When You See a Scarf on a Tree, Here’s Why

Don’t you just love a good, heartwarming pay-it-forward story? When times are tough, we often see strangers helping strangers in need for the simple fact that it feels good. Help may come through one individual or through a group, but one gesture can make all the difference.

For the past couple of winters, there’s been a quiet movement to keep the homeless warm when temperatures drop. At night, shelters are often full and many people have no indoor place to sleep. Layering and bundling up is necessary to battle hypothermia and frostbite. Where can clothes be found?

You may have seen scarves tied to tree trunks around your community and wondering what they signify. Instead of holding some symbolic meaning, they’re being left for those in need with a tag that says to take one. Donated by knitters, crochet enthusiasts, and other good Samaritans, the scarves are finding their way to those who could use them the most: the homeless and others in need!

Cities all over the U.S., the U.K and Canada have seen an uptick in scarves hanging on lampposts and trees. On social media, a Facebook group called “Chase the Chill” initially began the movement in Easton, Pennsylvania around 2010. Founder Susan Huxley wanted to find a dignified way to offer charity to the homeless, so she began the handcrafting project. The beautiful knits offer people warmth and an assortment to choose from.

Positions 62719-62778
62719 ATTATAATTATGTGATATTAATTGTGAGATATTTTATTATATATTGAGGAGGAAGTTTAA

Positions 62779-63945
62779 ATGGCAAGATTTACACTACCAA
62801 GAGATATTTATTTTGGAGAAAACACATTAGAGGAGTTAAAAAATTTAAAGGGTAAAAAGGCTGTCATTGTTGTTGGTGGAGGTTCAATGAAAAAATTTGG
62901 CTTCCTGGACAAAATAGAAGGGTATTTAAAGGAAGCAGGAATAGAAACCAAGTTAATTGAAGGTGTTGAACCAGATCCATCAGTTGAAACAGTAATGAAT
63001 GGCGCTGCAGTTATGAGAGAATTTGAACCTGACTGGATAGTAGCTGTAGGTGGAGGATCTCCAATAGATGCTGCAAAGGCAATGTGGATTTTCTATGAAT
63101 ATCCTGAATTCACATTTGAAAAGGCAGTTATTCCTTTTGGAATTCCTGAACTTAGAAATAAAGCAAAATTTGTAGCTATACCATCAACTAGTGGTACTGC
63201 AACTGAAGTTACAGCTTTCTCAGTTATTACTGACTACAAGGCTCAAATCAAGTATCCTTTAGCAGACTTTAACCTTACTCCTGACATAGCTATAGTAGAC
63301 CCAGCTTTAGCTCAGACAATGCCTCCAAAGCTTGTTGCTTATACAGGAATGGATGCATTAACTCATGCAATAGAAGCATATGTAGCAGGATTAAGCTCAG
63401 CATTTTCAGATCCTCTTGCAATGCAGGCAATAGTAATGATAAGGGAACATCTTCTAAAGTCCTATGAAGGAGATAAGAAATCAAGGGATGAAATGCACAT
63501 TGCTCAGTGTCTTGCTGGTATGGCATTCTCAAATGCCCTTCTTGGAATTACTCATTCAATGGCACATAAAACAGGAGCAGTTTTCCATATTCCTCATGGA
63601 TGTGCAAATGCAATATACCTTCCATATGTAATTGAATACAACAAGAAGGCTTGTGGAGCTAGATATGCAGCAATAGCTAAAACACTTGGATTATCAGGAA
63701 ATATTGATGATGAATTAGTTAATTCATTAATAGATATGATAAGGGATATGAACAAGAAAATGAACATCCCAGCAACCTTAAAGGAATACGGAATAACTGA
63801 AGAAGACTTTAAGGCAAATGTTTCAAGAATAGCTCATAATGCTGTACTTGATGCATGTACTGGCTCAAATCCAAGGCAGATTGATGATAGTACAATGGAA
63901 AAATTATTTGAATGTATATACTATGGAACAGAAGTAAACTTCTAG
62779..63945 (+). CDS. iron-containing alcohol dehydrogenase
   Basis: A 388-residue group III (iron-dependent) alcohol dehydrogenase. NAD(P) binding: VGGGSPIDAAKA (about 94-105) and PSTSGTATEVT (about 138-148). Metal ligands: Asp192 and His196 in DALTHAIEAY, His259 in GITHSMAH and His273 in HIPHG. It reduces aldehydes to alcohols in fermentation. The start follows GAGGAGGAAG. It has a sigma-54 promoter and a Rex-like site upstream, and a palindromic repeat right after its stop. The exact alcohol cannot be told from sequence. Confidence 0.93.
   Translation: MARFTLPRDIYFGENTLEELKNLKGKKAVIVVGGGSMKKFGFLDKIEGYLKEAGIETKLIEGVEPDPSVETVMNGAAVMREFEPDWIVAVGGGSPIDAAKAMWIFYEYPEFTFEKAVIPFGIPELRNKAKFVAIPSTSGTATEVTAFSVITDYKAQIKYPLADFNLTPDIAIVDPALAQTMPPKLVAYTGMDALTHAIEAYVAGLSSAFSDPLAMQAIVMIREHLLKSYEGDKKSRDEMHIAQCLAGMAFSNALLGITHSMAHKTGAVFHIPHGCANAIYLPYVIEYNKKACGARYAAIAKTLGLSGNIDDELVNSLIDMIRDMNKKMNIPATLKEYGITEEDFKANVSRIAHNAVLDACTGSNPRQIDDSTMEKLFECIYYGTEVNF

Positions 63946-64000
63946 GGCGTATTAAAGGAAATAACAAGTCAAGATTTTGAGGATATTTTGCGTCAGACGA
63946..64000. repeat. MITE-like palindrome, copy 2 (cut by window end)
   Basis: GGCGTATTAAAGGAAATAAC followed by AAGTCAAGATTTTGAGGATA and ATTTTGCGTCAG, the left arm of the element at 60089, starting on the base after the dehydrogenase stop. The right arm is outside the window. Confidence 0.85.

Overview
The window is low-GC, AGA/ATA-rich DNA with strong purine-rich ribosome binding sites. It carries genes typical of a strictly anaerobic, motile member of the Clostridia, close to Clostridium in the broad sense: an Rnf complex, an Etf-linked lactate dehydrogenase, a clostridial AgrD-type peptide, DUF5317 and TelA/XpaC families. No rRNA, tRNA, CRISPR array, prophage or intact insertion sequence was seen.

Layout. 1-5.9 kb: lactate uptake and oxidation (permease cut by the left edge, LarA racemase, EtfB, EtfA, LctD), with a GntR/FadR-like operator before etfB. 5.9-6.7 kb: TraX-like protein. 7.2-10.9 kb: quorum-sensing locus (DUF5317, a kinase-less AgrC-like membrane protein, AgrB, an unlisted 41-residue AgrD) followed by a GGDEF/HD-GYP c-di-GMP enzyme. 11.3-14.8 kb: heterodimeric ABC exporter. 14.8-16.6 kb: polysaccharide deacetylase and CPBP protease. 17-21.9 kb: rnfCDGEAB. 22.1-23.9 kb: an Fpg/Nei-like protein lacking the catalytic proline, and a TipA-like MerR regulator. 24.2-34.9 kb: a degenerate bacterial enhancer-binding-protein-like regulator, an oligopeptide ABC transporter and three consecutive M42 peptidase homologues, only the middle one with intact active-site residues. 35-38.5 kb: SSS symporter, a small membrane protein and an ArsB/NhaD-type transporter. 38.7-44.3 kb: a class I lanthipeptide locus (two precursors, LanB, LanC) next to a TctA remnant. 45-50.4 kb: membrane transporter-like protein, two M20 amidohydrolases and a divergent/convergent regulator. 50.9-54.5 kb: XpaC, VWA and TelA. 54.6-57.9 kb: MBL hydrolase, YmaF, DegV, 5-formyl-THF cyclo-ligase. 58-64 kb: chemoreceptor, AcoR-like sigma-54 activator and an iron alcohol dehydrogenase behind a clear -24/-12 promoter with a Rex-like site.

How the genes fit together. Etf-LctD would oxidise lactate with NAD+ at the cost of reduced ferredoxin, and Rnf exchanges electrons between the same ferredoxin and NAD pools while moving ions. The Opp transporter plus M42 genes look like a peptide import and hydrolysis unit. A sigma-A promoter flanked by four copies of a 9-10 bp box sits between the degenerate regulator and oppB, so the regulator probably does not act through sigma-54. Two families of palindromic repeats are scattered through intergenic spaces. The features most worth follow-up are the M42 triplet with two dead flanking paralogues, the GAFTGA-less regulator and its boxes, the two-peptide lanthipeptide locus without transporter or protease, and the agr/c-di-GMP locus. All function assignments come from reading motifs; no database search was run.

Other Chase the Chill groups have popped up all over, including Georgia, Boston, and Canada. Dubbed yarn bombing, the groups knit and crochet scarves, hats, and mittens, leaving them in public places for the taking. A little card attached to the item typically has a note written on it that reads:

“This scarf is not lost. If you are cold and need to keep warm, it is for you…”

Sadly, the founder of Chase the Chill, Ms. Huxley, passed away in June 2016. What a wonderful legacy she left behind! The idea has caught on with individuals and groups alike looking to bring some warmth to their fellow neighbors. Churches, craft bloggers, and even cannabis clubs have launched efforts around the world where the winters are unbearably cold.

One woman was inspired to create scarves over the course of one year after recovering from a heart transplant. Elizabeth Sammons crocheted hundreds of them by herself, and by the time she and a crew of volunteers hit the streets of St. Paul, Minnesota, they had over 1,000. Their group was able to leave the scarves in 21 parks throughout the community.

If you have talents in knitting or crocheting, this can be a wonderful way for you spread some kindness around your town. Should your talents lie in organizing instead, you can collect donations from the locals through places like schools, grocery stores, or libraries. Children and adults who need them will appreciate your efforts.

Have you seen scarves wrapped around the trees in your city? Would you start a drive like this in your community?